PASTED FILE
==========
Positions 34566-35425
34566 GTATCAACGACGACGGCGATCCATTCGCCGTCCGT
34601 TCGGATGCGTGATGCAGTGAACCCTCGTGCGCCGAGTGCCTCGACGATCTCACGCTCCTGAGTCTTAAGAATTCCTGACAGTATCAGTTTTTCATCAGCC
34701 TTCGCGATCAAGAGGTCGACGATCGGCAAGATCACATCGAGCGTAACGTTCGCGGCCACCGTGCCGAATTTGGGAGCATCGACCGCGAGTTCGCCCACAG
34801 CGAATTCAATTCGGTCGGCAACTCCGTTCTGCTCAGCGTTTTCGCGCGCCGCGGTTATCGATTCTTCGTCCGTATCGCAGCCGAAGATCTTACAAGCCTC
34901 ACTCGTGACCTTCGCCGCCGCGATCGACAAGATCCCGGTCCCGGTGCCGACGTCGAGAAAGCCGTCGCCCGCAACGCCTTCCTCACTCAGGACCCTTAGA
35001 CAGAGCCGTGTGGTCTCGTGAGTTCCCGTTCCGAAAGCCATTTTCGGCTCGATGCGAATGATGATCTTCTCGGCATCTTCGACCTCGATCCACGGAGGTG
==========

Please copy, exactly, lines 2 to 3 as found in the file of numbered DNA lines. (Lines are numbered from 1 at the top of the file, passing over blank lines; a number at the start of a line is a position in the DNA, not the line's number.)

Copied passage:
34566 GTATCAACGACGACGGCGATCCATTCGCCGTCCGT
34601 TCGGATGCGTGATGCAGTGAACCCTCGTGCGCCGAGTGCCTCGACGATCTCACGCTCCTGAGTCTTAAGAATTCCTGACAGTATCAGTTTTTCATCAGCC